How Hockey Games Should End


3-on-3 OT hockey has produced some fantastic results. (M P R/flickr)

By Anthony Pucik

3-on-3 OT hockey has produced some fantastic results. (M P R/flickr)
3-on-3 OT hockey has produced some fantastic results. (M P R/flickr)

This season, the NHL implemented a few new rules and one of them involved overtime play. Instead of having four-on-four for five minutes, teams would skate three aside, then go to a shootout if no goals were scored. The goal is to limit the amount of games that go to shootouts in the league, after it was tried in the American Hockey League last season and produced less shootouts and more games ending in the OT period. It’s only been a few weeks, but three on three OT has been incredibly fun to watch.

For starters, it is exciting. Teams have the choice of playing with a top center and two defensemen, two forwards with a lock-down defenseman, or even go for broke and put three forwards on the ice, creating a new level of strategy that adds another dimension to overtime that was not there before. The amount of open ice three-on-three leaves has led to heart-palpitating plays up and down the ice for both teams. If one team gets an odd man rush and is stopped, one long pass out of the defensive zone leads to a partial breakaway on the other side, allowing the other team to put the game away. Look at the Rangers OT loss to the Devils just over a week ago. Derek Stepan hit the post, the puck careened back towards center ice and led to a two-on-one breakaway for New Jersey that led to Lee Stempniak’s game-winning goal. It’s incredibly frustrating for Ranger fans, awesome for Devil fans, but overall just exciting for all fans.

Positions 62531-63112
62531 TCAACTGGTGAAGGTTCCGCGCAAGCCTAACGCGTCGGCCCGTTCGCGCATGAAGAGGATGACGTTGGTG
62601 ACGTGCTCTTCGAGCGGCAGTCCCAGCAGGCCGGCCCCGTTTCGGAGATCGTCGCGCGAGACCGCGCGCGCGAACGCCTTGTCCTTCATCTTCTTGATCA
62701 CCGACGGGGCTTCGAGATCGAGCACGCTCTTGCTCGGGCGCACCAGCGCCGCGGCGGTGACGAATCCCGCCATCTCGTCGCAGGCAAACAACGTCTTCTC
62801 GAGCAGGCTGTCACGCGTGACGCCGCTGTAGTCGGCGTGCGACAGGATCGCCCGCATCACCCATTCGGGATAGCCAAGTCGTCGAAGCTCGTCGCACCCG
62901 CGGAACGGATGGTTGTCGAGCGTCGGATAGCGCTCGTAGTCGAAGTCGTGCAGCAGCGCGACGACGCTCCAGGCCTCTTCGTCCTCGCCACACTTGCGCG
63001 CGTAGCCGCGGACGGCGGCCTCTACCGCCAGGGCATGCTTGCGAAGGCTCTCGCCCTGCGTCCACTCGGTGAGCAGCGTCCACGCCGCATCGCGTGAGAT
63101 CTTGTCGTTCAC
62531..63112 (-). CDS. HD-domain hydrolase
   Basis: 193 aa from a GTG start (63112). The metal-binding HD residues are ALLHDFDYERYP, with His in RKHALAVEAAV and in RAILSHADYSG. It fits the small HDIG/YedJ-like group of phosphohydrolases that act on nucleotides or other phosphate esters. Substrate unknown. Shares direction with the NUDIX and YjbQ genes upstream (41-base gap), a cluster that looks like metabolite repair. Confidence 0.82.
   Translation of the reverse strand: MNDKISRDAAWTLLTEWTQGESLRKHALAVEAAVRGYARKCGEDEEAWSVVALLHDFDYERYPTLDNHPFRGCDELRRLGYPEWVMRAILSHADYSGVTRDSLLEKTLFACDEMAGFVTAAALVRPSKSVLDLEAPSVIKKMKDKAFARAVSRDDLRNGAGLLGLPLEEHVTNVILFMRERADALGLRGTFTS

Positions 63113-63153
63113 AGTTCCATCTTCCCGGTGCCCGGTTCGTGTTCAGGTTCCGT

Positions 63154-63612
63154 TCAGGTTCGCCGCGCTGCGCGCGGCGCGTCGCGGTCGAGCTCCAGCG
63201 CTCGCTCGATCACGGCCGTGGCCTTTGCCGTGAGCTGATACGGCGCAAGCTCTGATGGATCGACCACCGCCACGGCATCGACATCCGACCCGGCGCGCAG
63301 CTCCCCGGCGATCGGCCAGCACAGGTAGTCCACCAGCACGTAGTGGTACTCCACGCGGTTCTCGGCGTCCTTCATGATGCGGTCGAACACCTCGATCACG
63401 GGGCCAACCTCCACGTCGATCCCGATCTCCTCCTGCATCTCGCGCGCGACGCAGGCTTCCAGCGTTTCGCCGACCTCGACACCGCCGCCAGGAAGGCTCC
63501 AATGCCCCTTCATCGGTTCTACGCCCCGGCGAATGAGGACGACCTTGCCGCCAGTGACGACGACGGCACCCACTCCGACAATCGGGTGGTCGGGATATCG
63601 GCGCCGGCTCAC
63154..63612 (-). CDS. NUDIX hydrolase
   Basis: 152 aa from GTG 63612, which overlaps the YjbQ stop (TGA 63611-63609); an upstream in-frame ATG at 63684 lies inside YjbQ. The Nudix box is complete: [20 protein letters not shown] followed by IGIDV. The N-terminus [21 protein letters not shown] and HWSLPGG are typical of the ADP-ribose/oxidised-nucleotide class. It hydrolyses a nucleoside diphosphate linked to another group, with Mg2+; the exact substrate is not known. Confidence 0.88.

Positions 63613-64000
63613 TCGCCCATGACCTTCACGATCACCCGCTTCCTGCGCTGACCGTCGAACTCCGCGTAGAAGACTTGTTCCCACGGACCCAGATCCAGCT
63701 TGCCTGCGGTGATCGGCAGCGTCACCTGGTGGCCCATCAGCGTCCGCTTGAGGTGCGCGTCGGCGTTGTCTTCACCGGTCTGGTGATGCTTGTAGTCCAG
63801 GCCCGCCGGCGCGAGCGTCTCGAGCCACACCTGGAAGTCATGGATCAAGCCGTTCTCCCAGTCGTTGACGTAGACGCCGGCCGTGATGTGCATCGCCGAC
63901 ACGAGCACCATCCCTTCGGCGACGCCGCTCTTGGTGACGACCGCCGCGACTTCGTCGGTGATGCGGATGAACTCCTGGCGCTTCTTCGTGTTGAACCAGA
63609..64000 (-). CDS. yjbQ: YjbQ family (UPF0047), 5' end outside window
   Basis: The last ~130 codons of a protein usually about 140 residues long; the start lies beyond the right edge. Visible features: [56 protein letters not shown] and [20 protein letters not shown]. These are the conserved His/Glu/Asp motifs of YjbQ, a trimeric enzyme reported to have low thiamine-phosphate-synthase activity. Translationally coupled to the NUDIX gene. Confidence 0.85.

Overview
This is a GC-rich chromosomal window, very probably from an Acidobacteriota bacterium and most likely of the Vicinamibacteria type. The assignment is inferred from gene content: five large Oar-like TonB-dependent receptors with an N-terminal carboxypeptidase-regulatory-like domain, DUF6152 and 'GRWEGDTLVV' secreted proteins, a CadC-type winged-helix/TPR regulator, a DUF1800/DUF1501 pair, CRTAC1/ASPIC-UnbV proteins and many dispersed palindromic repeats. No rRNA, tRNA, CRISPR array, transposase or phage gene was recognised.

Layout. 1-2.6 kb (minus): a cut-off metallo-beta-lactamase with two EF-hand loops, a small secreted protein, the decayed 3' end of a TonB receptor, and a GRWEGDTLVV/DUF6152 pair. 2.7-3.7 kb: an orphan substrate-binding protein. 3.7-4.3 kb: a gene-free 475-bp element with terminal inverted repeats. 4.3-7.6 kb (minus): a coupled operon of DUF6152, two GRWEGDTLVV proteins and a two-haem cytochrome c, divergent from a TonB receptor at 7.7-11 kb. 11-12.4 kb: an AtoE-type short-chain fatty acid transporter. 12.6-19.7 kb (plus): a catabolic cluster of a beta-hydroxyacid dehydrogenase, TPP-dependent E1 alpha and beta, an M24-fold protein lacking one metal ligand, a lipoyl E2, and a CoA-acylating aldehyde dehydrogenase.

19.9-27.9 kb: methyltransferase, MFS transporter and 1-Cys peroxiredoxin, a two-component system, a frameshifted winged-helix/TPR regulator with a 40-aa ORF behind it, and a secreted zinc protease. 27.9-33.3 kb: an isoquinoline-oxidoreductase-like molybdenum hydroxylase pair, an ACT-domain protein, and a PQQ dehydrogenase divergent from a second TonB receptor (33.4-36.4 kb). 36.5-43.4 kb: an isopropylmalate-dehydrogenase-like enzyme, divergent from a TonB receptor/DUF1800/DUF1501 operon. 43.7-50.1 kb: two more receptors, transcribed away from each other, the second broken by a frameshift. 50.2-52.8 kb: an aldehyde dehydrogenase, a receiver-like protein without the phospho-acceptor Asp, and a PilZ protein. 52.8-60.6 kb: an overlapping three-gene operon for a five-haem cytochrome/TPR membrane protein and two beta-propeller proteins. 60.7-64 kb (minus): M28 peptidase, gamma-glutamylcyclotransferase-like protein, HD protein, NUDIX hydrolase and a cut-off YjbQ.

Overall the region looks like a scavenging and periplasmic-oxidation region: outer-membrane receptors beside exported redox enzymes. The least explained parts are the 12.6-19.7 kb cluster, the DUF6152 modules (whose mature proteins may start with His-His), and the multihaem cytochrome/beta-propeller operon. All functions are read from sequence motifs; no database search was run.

Another importance of three-on-three OT is that it limits the amount of games that go to shootouts. I personally cannot stand the shootout. It is a skills competition that doesn’t properly gauge a team’s overall abilities, but rather a handful of players’ ability to defeat the opposing goaltender in a one-on-one matchup. A team should not be able to get a crucial extra point in the standings simply because they have more skilled shootout players than another team. Games should be decided by events that would actually occur in a hockey game. A penalty shot is awarded when a player is on a breakaway and would essentially have had the same chance at a goal if he was not illegally stopped, but having players consistently have breakaways over and over again until one team scores more than the other is not the way to decide a regular season game.

Obviously you cannot have games continue into numerous overtimes in the regular season when teams have games on back-to-back nights and some have to travel in order to get to them, but I have a solution. Keep the three-on-three OT. You can even go back to four-on-four if you wish. But after that, the game ends in a tie. I would personally rather the game end in a tie by 60 minutes and five OT minutes than have teams earn an extra point for a skills competition. But I digress; I love three-on-three OT for the excitement it brings to the game, and for limiting games that end in a shootout.